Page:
But leaving trends aside, Adrian reminds us:

Some things never go out of style. None of the following is tied to a particular time or event, but each is a sign a website was made by people who care about their craft:

  • Making sure the site works without JavaScript
  • Semantic markup
  • Following accessibility standards

An Event Apart News: The Contributions of Others: A Session with Jeremy Keith

Eric asked me some questions and I was only too happy to give some answers.

The New York Herald, August 7, 1865

A transatlantic cable, hurrah!

What Comes Next Is the Future: Trailer 2 on Vimeo

I particularly like Ethan’s Stop Making Sense era David Byrne suit.

Interview with Håkon Wium Lie — net magazine — Medium

A trip down memory lane with Håkon.

It’s not like the web has been done. This is history in the making. The web is only 25 years old. It’s going to be around for a long time, so there are lots of things to develop.

Messages to the Future, by Heather Ryan · The Manual

History, as the future will know it, is happening today on the web. And so it is the web that we must capture, package, and preserve for future generations to see who we are today.

Digital archivists run up against mismatched expectations:

But did you know that a large majority of web users think that when sharing their thoughts, images, and videos online they are going to be preserved in perpetuity? No matter how many licenses the general population clicks “Agree” to, or however many governing policies are developed that state the contrary, the millions of people sharing their content on websites still believe that there is an implicit accountability that should be upheld by the site owners.

Julie Rubicon

The act of linking to this story is making it true.

“I don’t think there’s any law against this,” I said. How could there be a law against something that’s not possible?

Cosmic Surgery by Alma Haser — Kickstarter

Well, here’s an art project with a difference: it comes with a web site built by Josh, a story written by Piers Bizony, and a book made by Emily.

ForEveryone.net

A film about Tim Berners-Lee and the World Wide Web. Details are scarce right now but watch this space.

Why I like the new Met logo (and why you should give it a chance): Design Observer

Michael Bierut on that logo …and graphic design in general.

Graphic designers, whether we admit it or not, are trained for the short term. Most of the things we design have to discharge their function immediately, whether it’s a design for a book or a poster, a website or an infographic, a sign system, or a business card. In school critiques, architecture and industrial design students produce models. Graphic designers produce finished prototypes. As a result, the idea that we create things that are unfinished, that can only accrue value over time, is foreign to us. It’s so easy for us to visualize the future, and so hard to admit that we really can’t. That’s what we face every time we unveil a new logo.

Building Inspector by NYPL Labs

A wonderful Zooniverse-like project from the New York Public Library:

Help unlock New York City’s past by identifying buildings and other details on beautiful old maps.

The New Web Typography › Robin Rendle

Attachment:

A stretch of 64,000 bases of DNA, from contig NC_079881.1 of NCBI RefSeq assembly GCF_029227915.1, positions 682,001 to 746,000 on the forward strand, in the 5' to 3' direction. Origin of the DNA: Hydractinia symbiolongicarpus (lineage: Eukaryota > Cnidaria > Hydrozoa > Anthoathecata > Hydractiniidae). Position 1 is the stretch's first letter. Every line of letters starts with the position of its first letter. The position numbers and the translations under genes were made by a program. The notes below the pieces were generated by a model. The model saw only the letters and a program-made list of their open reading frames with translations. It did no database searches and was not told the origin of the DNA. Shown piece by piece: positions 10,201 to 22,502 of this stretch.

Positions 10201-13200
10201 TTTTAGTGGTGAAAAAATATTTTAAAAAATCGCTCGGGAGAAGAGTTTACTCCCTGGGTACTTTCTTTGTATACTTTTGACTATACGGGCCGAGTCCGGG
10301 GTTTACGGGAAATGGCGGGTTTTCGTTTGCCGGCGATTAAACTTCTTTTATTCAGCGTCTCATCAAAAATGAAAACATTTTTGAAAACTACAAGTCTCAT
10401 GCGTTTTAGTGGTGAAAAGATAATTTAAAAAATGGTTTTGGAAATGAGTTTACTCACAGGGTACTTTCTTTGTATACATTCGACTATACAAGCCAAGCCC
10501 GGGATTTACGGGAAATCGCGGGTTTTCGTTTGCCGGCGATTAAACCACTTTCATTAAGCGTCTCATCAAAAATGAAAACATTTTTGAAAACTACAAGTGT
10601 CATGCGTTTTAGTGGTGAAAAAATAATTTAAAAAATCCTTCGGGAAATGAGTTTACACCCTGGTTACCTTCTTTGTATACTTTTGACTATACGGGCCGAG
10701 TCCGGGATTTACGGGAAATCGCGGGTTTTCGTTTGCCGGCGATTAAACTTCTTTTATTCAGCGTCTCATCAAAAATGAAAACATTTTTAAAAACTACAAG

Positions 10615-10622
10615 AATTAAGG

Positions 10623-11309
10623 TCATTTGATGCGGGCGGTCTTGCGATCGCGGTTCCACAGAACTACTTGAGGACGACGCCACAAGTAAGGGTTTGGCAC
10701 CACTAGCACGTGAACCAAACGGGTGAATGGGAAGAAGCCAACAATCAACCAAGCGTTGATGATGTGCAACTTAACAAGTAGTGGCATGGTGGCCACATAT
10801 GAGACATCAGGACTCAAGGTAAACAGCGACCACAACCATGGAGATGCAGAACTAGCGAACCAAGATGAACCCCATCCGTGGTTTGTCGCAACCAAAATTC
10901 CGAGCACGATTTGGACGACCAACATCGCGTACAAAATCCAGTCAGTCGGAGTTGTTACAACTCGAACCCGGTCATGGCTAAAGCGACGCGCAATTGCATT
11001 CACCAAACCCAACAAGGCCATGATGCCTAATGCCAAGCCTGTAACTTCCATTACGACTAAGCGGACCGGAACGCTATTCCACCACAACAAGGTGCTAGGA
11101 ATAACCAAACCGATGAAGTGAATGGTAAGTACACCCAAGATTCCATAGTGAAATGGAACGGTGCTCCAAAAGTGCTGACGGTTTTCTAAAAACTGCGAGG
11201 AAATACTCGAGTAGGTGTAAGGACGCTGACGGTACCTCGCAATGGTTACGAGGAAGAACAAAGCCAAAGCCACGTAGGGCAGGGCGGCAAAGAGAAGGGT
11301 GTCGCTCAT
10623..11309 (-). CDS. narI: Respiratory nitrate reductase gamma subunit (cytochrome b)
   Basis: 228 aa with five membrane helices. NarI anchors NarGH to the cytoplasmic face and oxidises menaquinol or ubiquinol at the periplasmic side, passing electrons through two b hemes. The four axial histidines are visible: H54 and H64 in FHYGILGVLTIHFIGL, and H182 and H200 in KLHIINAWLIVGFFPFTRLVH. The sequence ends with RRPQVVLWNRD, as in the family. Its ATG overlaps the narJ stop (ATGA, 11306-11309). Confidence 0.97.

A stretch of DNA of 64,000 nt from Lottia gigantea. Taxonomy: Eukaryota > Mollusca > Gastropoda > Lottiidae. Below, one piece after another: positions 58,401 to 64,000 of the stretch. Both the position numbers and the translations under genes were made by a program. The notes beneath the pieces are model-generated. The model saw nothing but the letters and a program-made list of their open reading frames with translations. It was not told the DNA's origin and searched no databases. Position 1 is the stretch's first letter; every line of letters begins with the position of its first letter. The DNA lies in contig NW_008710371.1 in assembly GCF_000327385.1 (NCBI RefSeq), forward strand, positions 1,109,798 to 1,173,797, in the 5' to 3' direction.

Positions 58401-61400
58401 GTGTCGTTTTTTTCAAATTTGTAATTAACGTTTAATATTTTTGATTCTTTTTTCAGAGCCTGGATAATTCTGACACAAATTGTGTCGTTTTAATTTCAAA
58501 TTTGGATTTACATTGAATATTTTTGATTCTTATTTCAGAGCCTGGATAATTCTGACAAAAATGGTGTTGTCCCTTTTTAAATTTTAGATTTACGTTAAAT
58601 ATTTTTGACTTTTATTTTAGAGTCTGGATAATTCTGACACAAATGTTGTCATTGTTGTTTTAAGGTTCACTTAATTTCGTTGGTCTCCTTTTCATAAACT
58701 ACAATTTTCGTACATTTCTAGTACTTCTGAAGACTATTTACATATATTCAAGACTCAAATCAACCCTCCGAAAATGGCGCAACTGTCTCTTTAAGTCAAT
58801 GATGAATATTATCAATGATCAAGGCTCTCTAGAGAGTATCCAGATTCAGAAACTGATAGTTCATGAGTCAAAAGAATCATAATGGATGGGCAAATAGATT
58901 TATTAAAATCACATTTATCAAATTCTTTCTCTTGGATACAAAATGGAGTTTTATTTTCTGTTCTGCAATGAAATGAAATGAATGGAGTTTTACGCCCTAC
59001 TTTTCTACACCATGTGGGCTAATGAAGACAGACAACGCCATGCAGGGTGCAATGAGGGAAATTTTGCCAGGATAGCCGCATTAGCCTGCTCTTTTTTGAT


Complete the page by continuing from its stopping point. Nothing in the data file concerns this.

A wonderfully thoughtful piece on typography, Jan Tschichold and the web. This really resonated with me:

It’s only been over the past year or so in which I’ve recognised myself as a ‘Web designer’ with a capital W, as I now believe that something happens to information and technology, and even typography itself, when people pass through these interconnected networks and interact with hypertext.

It’s for these reasons that I don’t believe in “digital design” or “designing for screens” and it’s why I’m often attracted to one particular side of this spectrum.

Robin proposes three “principles, suggestions, outlines, or rather things-that-I-ought-to-be nervous-about when setting text on the web”:

  1. We must prioritise the text over the font, or semantics over style.
  2. We ought to use and/or make tools that reveal the consequences of typographic decisions.
  3. We should acknowledge that web typography is only as strong as its weakest point.

There’s an in-depth look at applying progressive enhancement to web type, and every single link in the resources section at the end is worth investigating.

Oh, and of course it’s beautifully typeset.

Hand Ax Technology - A Legend In Sustainability

Even more intriguing than their vast distribution across three continents is their time depth. Acheulean hand axes have been found at sites spanning 1.5 million years of human existence, dating from roughly 1.6 million years ago to about 100,000 years ago. That makes the Acheulean ax the most sustainable technology that members of our genus (Homo) ever developed. Consider, in contrast, the amount of technological change that has occurred in just the last 150 years (since the first telephone call), one ten-thousandth the amount of time the Acheulean hand ax was made and used. Or consider the amount of technological change in just the last 10 years (since the first iPhone was introduced), one one-hundred-fifty-thousandth the amount of time that Acheulean hand axes were made and used. In the memorable words of my former professor Arthur J. Jelinek, hand axes represent “mind-numbing technological stability.”

The End of Big Data | Motherboard

A great piece of near-future sci-fi from James.